You are encouraged to pray the prayer, pause, read the scripture, pause, read the reflection, and then pray the prayer again.
This prayer comes from Fursa (died 650), an Irish monk who did much to establish Christianity in East Anglia [more].
The Breastplate Prayer
May the yoke of the Law of God be upon this shoulder, The coming of the Holy Spirit on this head, The sign of Christ on this forehead, The hearing of the Holy Spirit in these ears, The smelling of the Holy Spirit in this nose. The vision that the people of heaven have be in these eyes, The speech of the people of heaven in this mouth, The work of the Church of God in these hands The good of God and of neighbour in these feet. May God dwell in this heart, And this person belong entirely to God the Father.
‘May the yoke of the Law of God be upon this shoulder’
37 On the last and greatest day of the festival, Jesus stood and said in a loud voice, “Let anyone who is thirsty come to me and drink. 38 Whoever believes in me, as Scripture has said, rivers of living water will flow from within them.” 39 By this he meant the Spirit, whom those who believed in him were later to receive. Up to that time the Spirit had not been given, since Jesus had not yet been glorified.
Our forefathers knew the patterns of tides and seasons. Their lives were wrapped up in the repeating cycles of seedtime and harvest, morning and evening, birth and death. Yet we know from their prayers that these Christians were not believers in a relentless, unchangeable inevitability. They knew that life events might have different outcomes: a harvest might succeed or fail; an illness might end in death or life; a family might prosper or fall; a pagan king might resist the Gospel or convert to Christ.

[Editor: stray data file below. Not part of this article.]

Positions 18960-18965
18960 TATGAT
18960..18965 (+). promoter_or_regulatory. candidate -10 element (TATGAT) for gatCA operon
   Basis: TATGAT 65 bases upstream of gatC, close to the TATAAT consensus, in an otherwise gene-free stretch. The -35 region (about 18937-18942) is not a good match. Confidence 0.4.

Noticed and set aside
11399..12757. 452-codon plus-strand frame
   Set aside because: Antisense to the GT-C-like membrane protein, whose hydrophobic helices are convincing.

Any farmer can tell you that when left to God alone, a farm doesn’t do too well. It doesn’t sow itself, tend its own livestock or reap itself. It is only when human effort and God’s blessing are combined that the result is crops rather than weeds, healthy livestock rather than sick, and harvests rather than chaos.
Divine and human action can each alter the outcomes of life. By taking on the yoke of Christ, we choose to offer our own shoulder – in the belief that, when harnessed with Christ, we can labour towards good results.
Our faith is not about tranquil submission to some imagined, inevitable, what-will-be-will-be divine will but rather consists chiefly in a taking of personal responsibility for the (com)mission of Christ. The passion of this faith is shown in our steady lifelong devotion to following the ways of God.
Our prayer call us to devote ourselves to God, and lend our own shoulder to the cause and purposes of Christ: For the yoke of the Law of God to rest upon this shoulder.
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